were attacked by Moros while crossing
the Aubulug river. An expedition was
sent after the attacking band, and It is
thought Captain McNally may have
been with this forco when he met his
death. Details of the engagements have
not yet been received by the War De
partment. That specific orders will be Issued
from the department to chase the
Moros and to kill off the chief offenders
is doubtful. But, in the course of running-
down those who have offended
against the rule of the constabulary, it
will be an easy matter to wage quite
as aggressive a campaign as If such
specific orders were Issued.
There have been a number of cam
paigns Jn the Philippines of which the
story has never been written. Local
conditions change the viewpoint so that
what seems Justifiable to men In con
stant danger of a night attack or the
bolo of a Moro wiio has crept Into a
tent might arouse resentment in the
United States. Therefore, it Is prob
able, that General Pershing will know
of some of th expeditions after the
are well on their fay, the leaders going
with the quiet purpose of avenging
their comrades.
Mostly Are Spaniards.
The enlisted men are said to be Span
iards largely, natives who have enlisted
In the constabulary
Expeditions against tho Moros are
necessarily directed against the men
themselves. Their houses are so fragile,
so easily erected, that they do not rep
nsent a considerable property value.
Their furnishings are ordinarily even
less valuable.
The destruction of property and crops
would not and has neve- affected the
Moros noticeably. The only tempering
"gent has been the bullet
Petition Opposes
New Commissioners
.Senator Ualllnger, as Presiding Officer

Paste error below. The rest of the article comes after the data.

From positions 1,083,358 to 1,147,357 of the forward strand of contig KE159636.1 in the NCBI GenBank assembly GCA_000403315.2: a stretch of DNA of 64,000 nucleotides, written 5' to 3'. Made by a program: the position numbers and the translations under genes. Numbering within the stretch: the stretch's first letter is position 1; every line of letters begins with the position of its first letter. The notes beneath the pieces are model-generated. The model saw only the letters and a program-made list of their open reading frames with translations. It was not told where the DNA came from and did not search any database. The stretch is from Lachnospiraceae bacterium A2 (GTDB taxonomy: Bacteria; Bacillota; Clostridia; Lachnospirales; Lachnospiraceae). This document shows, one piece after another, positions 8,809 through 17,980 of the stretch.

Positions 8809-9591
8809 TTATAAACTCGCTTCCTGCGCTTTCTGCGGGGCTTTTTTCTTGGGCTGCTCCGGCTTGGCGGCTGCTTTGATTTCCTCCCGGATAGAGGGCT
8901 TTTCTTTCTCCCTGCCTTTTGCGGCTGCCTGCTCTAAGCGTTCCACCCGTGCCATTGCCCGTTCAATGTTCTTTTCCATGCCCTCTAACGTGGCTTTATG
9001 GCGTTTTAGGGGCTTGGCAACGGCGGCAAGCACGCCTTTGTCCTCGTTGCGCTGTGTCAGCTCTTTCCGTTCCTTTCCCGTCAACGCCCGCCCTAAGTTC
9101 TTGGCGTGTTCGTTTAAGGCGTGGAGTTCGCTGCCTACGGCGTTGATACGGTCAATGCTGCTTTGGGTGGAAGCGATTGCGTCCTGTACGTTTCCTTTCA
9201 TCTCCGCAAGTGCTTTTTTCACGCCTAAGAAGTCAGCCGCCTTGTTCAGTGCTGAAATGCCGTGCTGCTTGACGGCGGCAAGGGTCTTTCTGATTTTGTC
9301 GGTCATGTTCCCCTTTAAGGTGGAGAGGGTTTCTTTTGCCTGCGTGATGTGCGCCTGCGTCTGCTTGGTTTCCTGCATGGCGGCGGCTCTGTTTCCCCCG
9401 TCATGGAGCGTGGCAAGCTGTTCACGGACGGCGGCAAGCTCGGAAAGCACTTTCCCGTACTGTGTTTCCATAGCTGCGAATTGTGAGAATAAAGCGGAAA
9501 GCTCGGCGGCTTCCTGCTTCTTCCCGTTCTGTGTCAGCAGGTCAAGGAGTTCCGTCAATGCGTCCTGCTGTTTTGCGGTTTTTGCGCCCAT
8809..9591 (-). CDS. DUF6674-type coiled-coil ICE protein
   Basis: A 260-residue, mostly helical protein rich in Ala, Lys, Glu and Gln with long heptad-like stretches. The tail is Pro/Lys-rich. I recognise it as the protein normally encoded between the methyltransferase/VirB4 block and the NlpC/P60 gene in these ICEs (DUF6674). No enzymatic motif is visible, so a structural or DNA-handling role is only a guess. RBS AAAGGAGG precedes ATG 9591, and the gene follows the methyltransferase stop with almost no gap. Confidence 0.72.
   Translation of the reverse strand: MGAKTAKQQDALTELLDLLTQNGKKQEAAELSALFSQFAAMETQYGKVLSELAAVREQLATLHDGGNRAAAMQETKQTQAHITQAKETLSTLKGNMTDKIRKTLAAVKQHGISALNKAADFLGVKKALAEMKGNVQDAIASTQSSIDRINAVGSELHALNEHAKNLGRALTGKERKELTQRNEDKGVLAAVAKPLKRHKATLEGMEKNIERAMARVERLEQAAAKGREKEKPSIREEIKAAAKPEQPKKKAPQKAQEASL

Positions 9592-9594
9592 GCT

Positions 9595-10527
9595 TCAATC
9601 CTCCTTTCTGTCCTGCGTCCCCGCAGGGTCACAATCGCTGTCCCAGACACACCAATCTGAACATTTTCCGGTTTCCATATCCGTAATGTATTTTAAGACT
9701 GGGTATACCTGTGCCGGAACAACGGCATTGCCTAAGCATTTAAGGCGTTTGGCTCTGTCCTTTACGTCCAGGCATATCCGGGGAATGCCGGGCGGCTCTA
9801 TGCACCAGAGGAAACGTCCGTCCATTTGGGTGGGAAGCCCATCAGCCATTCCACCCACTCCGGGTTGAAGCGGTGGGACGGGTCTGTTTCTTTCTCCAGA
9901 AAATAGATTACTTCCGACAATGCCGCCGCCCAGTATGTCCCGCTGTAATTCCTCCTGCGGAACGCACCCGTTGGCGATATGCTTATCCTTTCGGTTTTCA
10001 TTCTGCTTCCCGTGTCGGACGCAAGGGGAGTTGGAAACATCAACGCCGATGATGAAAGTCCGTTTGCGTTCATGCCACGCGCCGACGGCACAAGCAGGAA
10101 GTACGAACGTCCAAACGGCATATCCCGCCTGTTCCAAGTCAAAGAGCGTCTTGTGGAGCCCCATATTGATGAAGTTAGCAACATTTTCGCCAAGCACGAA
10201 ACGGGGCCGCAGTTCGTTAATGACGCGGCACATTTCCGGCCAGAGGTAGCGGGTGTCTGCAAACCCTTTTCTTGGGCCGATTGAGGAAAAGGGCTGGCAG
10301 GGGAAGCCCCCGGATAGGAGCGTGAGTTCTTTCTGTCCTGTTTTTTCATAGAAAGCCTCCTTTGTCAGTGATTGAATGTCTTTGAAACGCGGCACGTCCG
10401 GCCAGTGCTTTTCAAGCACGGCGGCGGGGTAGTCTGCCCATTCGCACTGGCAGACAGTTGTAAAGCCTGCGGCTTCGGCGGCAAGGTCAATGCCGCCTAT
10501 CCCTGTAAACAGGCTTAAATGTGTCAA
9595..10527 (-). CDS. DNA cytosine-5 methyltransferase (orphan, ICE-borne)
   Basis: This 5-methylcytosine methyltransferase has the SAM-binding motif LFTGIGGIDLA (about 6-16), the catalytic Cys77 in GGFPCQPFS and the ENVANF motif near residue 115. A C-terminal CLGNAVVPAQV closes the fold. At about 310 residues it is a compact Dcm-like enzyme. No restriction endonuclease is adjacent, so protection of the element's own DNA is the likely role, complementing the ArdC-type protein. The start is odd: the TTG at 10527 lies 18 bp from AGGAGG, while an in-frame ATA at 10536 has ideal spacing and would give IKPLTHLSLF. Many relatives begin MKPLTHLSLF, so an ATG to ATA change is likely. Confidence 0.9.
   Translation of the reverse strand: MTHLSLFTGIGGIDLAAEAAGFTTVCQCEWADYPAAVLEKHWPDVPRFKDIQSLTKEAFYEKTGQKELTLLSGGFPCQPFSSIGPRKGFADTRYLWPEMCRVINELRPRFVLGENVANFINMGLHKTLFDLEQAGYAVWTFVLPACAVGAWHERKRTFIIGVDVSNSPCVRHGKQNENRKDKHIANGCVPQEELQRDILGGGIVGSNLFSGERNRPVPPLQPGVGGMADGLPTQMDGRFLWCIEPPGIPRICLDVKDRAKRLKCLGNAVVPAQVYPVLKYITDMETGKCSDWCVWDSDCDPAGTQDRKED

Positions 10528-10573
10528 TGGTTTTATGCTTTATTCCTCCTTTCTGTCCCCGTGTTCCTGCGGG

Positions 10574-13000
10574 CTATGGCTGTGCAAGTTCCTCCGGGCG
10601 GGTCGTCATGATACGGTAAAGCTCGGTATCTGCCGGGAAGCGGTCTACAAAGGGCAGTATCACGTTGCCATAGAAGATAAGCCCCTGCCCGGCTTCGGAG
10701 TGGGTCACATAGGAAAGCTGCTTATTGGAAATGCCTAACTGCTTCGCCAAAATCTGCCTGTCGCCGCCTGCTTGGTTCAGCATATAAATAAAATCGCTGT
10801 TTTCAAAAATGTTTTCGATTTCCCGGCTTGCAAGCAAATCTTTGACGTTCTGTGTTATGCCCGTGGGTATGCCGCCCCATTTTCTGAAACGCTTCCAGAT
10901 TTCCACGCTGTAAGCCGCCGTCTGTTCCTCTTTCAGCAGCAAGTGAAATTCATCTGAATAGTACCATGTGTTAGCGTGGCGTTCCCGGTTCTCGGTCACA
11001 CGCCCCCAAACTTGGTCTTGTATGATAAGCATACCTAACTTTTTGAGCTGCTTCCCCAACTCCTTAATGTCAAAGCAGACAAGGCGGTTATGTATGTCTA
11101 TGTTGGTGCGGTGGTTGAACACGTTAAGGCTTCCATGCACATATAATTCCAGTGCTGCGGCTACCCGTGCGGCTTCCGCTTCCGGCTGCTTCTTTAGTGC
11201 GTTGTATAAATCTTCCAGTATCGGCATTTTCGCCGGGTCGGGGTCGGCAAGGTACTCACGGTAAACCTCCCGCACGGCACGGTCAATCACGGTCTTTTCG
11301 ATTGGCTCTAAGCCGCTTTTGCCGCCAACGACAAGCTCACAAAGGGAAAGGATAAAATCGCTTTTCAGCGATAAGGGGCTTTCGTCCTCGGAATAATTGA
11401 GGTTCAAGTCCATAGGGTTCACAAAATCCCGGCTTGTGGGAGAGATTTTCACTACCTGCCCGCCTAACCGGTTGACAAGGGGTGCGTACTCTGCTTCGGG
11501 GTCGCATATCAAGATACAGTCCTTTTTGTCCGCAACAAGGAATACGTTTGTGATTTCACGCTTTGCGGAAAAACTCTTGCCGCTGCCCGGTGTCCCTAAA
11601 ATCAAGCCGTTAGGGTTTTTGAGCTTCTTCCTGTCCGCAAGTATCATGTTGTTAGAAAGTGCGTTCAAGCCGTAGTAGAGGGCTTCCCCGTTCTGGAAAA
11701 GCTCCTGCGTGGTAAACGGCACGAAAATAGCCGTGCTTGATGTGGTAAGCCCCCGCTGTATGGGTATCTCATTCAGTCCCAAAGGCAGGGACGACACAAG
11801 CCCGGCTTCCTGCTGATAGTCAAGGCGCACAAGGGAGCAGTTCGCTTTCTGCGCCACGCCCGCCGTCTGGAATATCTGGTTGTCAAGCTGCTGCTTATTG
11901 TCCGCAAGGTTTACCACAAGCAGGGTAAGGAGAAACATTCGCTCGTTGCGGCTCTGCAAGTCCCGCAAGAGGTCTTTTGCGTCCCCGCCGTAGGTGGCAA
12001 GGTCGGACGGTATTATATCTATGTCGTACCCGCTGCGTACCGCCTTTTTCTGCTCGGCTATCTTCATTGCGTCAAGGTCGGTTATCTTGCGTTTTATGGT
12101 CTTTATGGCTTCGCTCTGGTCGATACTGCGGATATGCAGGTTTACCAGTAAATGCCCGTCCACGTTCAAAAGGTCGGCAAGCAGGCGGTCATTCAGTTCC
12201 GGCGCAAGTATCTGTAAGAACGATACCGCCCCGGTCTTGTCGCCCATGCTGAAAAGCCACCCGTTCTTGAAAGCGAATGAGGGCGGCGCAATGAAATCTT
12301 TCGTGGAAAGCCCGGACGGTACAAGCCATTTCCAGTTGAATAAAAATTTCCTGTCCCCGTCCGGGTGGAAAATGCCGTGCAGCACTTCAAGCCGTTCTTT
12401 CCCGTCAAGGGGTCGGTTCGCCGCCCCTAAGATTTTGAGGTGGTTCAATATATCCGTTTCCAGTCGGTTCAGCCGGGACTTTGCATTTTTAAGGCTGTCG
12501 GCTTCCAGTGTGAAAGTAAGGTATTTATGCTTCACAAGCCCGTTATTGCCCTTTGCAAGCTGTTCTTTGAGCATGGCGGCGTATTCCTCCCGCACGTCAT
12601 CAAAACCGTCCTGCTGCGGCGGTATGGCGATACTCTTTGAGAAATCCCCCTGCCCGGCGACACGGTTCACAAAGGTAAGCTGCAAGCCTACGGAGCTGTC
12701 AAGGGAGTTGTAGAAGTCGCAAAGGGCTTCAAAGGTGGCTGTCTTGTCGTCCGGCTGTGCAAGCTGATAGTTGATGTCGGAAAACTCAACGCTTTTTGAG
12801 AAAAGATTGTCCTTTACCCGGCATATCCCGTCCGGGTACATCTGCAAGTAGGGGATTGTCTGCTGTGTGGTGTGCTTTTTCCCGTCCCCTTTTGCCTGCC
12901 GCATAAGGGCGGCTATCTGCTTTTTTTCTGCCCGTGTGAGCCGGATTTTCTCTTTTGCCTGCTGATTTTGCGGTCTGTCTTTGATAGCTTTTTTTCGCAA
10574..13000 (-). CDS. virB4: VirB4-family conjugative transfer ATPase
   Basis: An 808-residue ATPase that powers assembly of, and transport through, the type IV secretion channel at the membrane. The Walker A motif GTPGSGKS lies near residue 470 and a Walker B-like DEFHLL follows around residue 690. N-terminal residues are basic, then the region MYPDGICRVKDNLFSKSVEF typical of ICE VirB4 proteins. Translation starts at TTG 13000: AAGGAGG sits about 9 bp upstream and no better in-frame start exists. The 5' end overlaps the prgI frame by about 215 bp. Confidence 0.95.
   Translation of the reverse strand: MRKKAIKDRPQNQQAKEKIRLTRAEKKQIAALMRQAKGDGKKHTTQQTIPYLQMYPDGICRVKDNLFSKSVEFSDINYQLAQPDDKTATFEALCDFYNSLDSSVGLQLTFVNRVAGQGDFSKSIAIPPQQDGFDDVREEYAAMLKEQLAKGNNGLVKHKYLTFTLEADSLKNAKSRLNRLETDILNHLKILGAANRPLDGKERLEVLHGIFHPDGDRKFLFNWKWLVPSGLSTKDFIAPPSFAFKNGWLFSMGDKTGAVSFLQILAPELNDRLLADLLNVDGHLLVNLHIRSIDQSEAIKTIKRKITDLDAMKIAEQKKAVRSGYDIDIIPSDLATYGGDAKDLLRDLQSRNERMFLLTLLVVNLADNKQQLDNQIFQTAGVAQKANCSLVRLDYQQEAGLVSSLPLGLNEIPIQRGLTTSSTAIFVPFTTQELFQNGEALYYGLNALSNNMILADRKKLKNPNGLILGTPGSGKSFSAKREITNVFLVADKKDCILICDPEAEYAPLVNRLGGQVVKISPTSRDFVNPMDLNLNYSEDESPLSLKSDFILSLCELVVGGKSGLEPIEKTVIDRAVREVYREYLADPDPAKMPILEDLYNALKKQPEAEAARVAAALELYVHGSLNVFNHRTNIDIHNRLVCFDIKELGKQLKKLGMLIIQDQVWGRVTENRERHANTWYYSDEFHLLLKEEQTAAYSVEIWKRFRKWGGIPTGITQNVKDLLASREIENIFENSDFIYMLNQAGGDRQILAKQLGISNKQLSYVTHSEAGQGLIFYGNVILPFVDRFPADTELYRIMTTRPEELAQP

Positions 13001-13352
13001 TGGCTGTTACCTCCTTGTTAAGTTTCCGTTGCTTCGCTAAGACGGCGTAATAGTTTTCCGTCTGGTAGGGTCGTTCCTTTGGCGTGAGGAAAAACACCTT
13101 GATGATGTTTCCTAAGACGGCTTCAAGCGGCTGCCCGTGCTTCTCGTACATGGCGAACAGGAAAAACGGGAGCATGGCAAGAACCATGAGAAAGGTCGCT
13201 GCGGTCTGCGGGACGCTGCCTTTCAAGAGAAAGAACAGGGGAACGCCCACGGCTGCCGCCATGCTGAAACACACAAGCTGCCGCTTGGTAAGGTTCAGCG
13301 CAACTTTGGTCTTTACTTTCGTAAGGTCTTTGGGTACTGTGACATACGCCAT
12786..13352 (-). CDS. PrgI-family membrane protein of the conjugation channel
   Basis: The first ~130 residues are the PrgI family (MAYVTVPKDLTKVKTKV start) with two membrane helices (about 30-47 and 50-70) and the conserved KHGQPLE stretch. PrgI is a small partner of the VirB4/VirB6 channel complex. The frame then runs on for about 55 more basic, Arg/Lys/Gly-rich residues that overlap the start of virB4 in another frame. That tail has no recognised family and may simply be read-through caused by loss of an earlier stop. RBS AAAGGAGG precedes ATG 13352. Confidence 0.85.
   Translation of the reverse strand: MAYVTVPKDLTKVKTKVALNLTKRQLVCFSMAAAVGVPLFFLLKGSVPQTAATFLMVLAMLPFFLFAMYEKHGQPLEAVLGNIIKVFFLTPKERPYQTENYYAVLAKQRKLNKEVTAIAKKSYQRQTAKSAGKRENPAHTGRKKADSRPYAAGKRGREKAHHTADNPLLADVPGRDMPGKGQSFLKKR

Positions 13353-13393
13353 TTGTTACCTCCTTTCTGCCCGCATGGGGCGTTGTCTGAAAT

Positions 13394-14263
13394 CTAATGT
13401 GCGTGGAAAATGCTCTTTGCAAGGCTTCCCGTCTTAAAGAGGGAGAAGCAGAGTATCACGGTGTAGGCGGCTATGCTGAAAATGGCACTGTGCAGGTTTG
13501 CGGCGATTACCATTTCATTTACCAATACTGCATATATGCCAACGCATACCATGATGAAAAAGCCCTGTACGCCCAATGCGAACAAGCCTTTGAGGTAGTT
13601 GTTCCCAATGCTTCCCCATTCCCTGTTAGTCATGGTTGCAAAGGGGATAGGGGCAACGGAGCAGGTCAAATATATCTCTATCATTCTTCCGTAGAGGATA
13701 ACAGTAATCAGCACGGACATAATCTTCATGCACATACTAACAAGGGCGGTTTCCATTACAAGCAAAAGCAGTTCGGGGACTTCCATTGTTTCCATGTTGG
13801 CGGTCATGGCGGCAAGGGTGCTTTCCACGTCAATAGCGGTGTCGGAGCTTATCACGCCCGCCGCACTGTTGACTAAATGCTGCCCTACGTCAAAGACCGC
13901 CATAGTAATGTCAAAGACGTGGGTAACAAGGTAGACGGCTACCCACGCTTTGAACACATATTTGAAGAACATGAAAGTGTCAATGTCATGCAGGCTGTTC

of the Senate, laid before that body
this afternoon a petition of the Wilson
and. Marshall Club of the District of
Columbia protesting against the con
firmation of the new Distrct Commis
sioners recently appolrted by President
Taft.
The petition asked the Senate to take
i.o action on these nominations or any
nominations for Dist'lct Commissioner
until after March 4. The chief reason
given for opposition to confirmation Is
that the District Commissioners, hrfos
In frequent and close relation with tho
i-rcsiant. tne Henator. and the mem- "1",",", , tVriirvtatlon of the Im
oers cf Congress, the men holding these ,A, .r,.c' ,'er''rrdlni testimony for
offices should be In sympathy with the 'nl S.ni 'Sist-busUnir'' ami in
Admlnlstration and tilth Congress l,"?2e-mn ere. leases was ma "e In
Although the petition referred to a I Jr ,a" f; !""?'"" caS ' S
matter that Is ordinarily considered In '".Sr0"",,.! c ?nose of the immunity
executive session. It waH presented In , 7 . " liVi litre Hnlmelfln readlnt
open session bv Senator Oalllnger .""'f."!
Senate Republicans will hold a caucus ' "'S'.0'?! I." not InTended as Tan
tomorrow which will determine how far I f:,mu.''ir ,,'Lme intended as an
thev will go In trying to force conflr- '"f ' V naln that merely testi
matlon. The aeneral expectation about i .. ."e.tni?.k 'l .?'."" Mi .. ., f.?.. ,
the Senate Is that the new appointees
for Commissioner
ssloner stand little or no.
show of confirmation.
Go To Mardi Gras
New Orleans, Pensacula, Mobile. Great
ly reduced fares. Southern Railway of
fers splendid service. Consult Agents,
705 lMh St. and MS F SL Si. W.-AUrt.
Leading Fight
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BRIGADIER GENERAL J. J. PERSHING.
SICK WIPE WILL
A
HMQWeill
ts
it.
She Offers to Rescue Aged Gen
eral If Housekeeper Is Forc
ed to Leave.
NEW YORK, Jan. 27. In an effort to
overshadow his present difficulties with
his war record Gen. Daniel E. Sickles
today sent the following letter to Sheriff
Harburger, as the county officer was
preparing to execute, the order for the
arrest of the aged veteran for the con
version of the State monument commis
sion funds:
""Dear Friend Harburger:
"Perhaps it will Interest you to read
the Inclosed pamphlet, in which jou will